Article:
The aluminum ball bat swung with the purpose to destroy.  Powerfully swinging as a wrecking ball of violence, it swung with energy and adrenaline, smashing everything violently.  Over and over the metal clashed rusty car skeletons, evidences of death… the enemy he now faced eye to eye.  His muscles burned as each purposeful strike collapsed him inside and out, and slowly the curse words failed to continue.  The blazing furnace inside him was finally losing fuel and energy, though he wished to continue charging hard.  Twitching arms, electric pulses, and the pounding of the blood in the temples of his head began to overtake.  Stepping into the swing and delivering all the weight he had, the final strike of the bat met a taillight in a red burst of exploding debris.  The swing had jostled him off balance, and the finishing blow was accompanied with a scream, furious with frustration.  He fell to the ground, limp and dead.  The forest floor caught his exhausted body.  Blood-stricken knuckles, muscles throbbing heavily, and lungs burning with fire, he had only one thought left to think…

“Why?”

He had come here for one purpose and one purpose only.  The clear objective was to grab God by the collar.  Weston needed to tell his maker what was really on his mind.  He was determined to meet the God who took her away from him, boldly demanding this providential appointment.  So angry inside, he purposed to take God by the neck and pound on His chest.  He needed to end this mental battle once and for all.  He carried this burden like a twelve-ton weight.  God was responsible for it all.  Fed up with loss and life itself, he needed to give God a fistful, a mouthful, a shakedown.  Now collapsed, had he achieved all this?  Had he fought with courage to tell God exactly how wrong He was for allowing this all to transpire?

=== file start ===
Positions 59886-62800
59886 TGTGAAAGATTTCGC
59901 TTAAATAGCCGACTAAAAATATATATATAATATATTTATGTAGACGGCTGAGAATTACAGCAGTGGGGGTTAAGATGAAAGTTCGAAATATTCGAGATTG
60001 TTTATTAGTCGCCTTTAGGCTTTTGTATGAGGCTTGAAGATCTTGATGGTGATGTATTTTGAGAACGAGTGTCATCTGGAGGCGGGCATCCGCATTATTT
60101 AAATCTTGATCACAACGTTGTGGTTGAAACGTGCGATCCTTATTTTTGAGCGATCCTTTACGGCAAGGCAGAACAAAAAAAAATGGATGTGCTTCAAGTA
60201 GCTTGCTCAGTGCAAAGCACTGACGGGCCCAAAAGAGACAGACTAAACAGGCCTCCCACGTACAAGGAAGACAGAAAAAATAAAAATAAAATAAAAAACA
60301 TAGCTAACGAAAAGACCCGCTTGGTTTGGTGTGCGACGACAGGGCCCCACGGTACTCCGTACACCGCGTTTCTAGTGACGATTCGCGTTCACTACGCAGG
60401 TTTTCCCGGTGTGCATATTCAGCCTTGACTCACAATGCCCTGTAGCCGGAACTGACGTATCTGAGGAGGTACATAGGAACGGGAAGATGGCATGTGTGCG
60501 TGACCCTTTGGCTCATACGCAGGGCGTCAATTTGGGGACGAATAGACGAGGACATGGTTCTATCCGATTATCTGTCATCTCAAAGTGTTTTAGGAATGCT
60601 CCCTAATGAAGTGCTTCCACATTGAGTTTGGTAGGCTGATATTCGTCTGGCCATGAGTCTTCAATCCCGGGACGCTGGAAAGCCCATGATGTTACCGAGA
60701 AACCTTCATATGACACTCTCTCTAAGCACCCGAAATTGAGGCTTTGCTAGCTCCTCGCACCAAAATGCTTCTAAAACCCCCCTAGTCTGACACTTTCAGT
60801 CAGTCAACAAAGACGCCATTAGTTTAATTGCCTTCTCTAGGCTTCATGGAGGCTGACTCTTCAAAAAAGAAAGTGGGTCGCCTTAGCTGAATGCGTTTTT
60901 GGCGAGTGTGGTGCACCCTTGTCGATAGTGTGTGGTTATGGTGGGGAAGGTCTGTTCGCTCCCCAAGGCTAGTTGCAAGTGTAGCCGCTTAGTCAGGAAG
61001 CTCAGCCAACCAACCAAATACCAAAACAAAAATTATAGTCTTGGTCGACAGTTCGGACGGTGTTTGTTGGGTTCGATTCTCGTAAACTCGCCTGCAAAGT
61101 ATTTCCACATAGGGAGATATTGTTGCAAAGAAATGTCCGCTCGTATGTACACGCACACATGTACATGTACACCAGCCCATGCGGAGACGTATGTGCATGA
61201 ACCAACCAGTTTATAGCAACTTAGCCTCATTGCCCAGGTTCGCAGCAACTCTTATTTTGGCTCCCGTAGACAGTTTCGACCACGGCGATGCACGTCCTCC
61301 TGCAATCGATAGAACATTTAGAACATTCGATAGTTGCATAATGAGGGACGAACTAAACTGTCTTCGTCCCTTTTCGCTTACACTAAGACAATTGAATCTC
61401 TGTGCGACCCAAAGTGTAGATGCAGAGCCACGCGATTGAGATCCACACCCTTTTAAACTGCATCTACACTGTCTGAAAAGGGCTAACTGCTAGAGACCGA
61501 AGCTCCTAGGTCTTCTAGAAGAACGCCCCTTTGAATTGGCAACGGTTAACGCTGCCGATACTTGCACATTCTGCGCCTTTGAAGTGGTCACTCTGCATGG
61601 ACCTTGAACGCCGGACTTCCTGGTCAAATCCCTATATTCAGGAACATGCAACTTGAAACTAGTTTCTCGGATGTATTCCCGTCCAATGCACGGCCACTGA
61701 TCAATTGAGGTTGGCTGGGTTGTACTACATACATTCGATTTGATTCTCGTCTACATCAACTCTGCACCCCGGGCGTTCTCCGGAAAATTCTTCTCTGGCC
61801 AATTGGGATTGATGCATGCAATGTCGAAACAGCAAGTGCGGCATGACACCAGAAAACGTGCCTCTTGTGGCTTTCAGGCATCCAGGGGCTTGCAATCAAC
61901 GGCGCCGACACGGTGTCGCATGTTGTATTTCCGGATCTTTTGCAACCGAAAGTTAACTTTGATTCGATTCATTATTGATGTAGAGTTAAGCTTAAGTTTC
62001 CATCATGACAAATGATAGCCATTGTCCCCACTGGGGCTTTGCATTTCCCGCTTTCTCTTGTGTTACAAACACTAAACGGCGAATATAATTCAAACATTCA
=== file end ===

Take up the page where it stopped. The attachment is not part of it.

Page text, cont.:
All Weston’s energy was depleted.  Feeling dead himself, crawling across pieces and fragments of shattered plastic and glass, he sunk to the ground beside his van in shame.  The rush of power that needed to be freed was all gone, and had vanished into the night.  Now he was left broken, and slumped to the ground in deep despair.  Tears now flowed.  Starting as a trickle, it broke into a stream that ran its course down the curved contour of his cheek, flowing through the unshaved stubble like water through and around the reeds of the nearby stream in the distance.  It mixed with the blood on his lip, dripping also to his hands.  He could taste the salty odd blend of flavor, and knew he must be a bloody mess.  It didn’t matter though, for nobody could see this.   There wasn’t anybody around for miles.  “What would it matter if I sat here all night?” he muttered under his breath, “No soul would notice.  At least not my Brooklyn.”